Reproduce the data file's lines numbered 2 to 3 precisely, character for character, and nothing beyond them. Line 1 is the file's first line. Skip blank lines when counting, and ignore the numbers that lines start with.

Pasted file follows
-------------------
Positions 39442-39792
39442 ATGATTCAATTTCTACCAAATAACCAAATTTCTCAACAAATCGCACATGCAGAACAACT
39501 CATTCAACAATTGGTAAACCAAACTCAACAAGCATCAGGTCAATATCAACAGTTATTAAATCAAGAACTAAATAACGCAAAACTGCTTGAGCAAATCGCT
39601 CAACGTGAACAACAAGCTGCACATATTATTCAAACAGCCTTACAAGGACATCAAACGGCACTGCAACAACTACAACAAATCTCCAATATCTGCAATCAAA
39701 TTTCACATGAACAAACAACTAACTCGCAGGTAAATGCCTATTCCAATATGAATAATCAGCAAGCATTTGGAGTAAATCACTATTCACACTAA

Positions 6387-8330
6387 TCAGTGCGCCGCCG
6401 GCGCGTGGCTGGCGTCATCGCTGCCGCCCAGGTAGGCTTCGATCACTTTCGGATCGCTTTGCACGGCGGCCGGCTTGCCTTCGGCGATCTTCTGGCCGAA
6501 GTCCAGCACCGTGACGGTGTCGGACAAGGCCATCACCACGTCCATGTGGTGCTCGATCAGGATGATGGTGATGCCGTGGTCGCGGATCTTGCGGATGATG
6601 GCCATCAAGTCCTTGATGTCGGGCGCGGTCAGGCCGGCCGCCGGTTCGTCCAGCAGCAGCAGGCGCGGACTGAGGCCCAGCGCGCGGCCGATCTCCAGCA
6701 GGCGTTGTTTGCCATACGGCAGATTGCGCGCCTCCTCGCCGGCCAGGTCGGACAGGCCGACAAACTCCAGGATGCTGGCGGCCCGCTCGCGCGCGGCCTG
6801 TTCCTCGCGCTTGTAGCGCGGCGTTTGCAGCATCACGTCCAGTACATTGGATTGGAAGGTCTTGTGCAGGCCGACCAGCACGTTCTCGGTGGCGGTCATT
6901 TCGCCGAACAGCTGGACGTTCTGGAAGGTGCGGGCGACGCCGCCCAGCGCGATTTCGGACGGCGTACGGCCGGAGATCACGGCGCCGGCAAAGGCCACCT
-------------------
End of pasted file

39442 ATGATTCAATTTCTACCAAATAACCAAATTTCTCAACAAATCGCACATGCAGAACAACT
39501 CATTCAACAATTGGTAAACCAAACTCAACAAGCATCAGGTCAATATCAACAGTTATTAAATCAAGAACTAAATAACGCAAAACTGCTTGAGCAAATCGCT